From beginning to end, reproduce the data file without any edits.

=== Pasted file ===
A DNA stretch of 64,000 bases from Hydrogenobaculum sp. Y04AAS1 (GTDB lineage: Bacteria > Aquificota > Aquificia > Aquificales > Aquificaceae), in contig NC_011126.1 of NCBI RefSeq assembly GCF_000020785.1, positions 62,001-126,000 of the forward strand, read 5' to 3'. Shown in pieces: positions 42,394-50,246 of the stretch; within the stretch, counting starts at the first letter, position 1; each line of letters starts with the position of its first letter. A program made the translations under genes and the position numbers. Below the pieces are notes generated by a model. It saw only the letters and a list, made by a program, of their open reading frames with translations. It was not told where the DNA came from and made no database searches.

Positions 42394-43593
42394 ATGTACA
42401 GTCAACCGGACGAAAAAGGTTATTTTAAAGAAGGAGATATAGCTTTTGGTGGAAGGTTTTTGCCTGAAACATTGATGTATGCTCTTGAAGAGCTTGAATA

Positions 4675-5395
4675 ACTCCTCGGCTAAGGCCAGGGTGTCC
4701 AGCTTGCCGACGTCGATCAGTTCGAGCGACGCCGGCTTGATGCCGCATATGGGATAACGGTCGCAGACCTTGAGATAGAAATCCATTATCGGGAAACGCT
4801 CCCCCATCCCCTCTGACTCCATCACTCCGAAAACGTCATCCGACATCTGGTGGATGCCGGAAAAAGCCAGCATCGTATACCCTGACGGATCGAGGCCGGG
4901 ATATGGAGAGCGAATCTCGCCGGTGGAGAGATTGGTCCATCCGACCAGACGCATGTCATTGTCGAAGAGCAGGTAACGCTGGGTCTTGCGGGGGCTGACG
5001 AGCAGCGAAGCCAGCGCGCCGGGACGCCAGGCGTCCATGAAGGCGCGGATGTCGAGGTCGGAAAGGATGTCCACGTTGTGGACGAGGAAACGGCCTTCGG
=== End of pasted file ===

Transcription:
A DNA stretch of 64,000 bases from Hydrogenobaculum sp. Y04AAS1 (GTDB lineage: Bacteria > Aquificota > Aquificia > Aquificales > Aquificaceae), in contig NC_011126.1 of NCBI RefSeq assembly GCF_000020785.1, positions 62,001-126,000 of the forward strand, read 5' to 3'. Shown in pieces: positions 42,394-50,246 of the stretch; within the stretch, counting starts at the first letter, position 1; each line of letters starts with the position of its first letter. A program made the translations under genes and the position numbers. Below the pieces are notes generated by a model. It saw only the letters and a list, made by a program, of their open reading frames with translations. It was not told where the DNA came from and made no database searches.

Positions 42394-43593
42394 ATGTACA
42401 GTCAACCGGACGAAAAAGGTTATTTTAAAGAAGGAGATATAGCTTTTGGTGGAAGGTTTTTGCCTGAAACATTGATGTATGCTCTTGAAGAGCTTGAATA

Positions 4675-5395
4675 ACTCCTCGGCTAAGGCCAGGGTGTCC
4701 AGCTTGCCGACGTCGATCAGTTCGAGCGACGCCGGCTTGATGCCGCATATGGGATAACGGTCGCAGACCTTGAGATAGAAATCCATTATCGGGAAACGCT
4801 CCCCCATCCCCTCTGACTCCATCACTCCGAAAACGTCATCCGACATCTGGTGGATGCCGGAAAAAGCCAGCATCGTATACCCTGACGGATCGAGGCCGGG
4901 ATATGGAGAGCGAATCTCGCCGGTGGAGAGATTGGTCCATCCGACCAGACGCATGTCATTGTCGAAGAGCAGGTAACGCTGGGTCTTGCGGGGGCTGACG
5001 AGCAGCGAAGCCAGCGCGCCGGGACGCCAGGCGTCCATGAAGGCGCGGATGTCGAGGTCGGAAAGGATGTCCACGTTGTGGACGAGGAAACGGCCTTCGG